I believe that the future is bright for our community. Easier treatments will evolve, but for the time being, Carpe Diem (Seize the day!) Set yourself or your child up for success. If they need encouragement or help, let someone in the community know. There are more and more of us that are older, that can act like big brothers and help them understand the importance of the little decisions along the way.  Help yourself, friends, children, patients understand the reasons behind infusing regularly. I believe that so many of the patients who are in transitional periods of life, stop infusing or following what they were told because as children they were told “you must treat regularly, rather than taught why they should infuse regularly. However, it is imperative as they grow older that we, as a community,  help them understand the “why” behind prophylaxis.

2 Responses to “Lessons on Prophylaxis”

  1. I am 39 and severe. Obviously growing up severe without prophy has now caused a life time of pain and agony. So parents keep your kids juiced up, keep them exercising. I only have one fused ankle and very little other joint damage and I attribute this to a life time of staying fit which strengthens joints and ‘hardens’ muscles. and just recently started an every other day prophy dose. One thing I learned quickly was that the prophy dose was a little on the low side. I asked doctors and the truth came out that when they come up with a prophy dose they only are looking to keep you from spontaneous bleeds, so only up your factor level to around 40%. This I found for me was not enough to stop bleeds given my extremely athletic lifestyle. I got them to up my prophy dose to the 70% level. Now I work out hard. Yoga 3 days a week combined with hard weight lifting and lots of wrestling on the floor with kids, and no more bleeds. My advice is to do prophy and pay attention to the dose, it could be too low if you are actively hurting yourself all the time. 🙂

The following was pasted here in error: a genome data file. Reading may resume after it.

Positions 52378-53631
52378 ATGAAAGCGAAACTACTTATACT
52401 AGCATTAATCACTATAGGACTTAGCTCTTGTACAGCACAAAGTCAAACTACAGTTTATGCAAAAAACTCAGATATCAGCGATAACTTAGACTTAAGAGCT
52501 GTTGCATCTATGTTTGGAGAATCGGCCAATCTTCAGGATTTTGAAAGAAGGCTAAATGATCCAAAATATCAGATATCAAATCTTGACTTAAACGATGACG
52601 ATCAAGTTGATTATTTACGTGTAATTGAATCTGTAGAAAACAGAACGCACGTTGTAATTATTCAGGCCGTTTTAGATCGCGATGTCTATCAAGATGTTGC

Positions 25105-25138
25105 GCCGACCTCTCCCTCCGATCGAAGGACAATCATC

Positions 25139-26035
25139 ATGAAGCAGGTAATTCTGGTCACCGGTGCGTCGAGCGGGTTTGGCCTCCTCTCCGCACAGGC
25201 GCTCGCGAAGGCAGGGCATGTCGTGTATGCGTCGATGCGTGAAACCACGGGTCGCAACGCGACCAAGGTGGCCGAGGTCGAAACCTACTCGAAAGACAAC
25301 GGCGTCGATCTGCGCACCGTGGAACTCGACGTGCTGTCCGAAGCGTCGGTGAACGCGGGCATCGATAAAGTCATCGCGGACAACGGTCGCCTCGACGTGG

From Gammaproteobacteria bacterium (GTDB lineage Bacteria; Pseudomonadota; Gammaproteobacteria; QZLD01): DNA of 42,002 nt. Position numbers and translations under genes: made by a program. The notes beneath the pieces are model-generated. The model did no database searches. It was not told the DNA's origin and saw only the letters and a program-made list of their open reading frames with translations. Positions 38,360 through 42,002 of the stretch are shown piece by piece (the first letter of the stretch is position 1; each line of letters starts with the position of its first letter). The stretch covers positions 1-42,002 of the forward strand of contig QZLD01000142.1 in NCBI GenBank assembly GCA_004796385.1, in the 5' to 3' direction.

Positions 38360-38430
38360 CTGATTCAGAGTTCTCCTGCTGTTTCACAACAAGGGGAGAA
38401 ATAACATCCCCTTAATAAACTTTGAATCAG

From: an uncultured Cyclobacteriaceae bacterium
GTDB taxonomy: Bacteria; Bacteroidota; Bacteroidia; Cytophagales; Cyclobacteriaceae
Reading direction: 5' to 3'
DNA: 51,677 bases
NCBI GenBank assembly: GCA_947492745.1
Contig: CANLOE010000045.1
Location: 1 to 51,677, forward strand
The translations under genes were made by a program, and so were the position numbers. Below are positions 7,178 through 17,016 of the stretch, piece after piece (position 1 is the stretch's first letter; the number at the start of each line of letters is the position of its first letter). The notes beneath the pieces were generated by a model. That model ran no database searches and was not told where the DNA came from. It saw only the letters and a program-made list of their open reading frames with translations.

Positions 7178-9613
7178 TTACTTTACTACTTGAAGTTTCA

2. Your article was very inspiring, I can relate to what you are saying. My father who is now 71 has severe factor VIII and all of the other issues from the late 70s and early 80s. He was born too soon as he states. There was no factor during the early years and that is why now he needs all his joints replaced. He now takes his medicine 3 times a week and if needed for a bleed an extra dose. However my sister who is now 35 is also a hemophiliac but not as severe as our father. She was not diagnosed until 5 years ago. She only needs factor for surgery so far. I am also a carrier. My entire family is very active in the Hemophilia Community for as long as I can remember. My parents starred in a movie titled Unexpected Life. It is a movie for Hemophiliacs over 50 years old. Hope everyone is well and make sure you listen to your doctor and caregiver.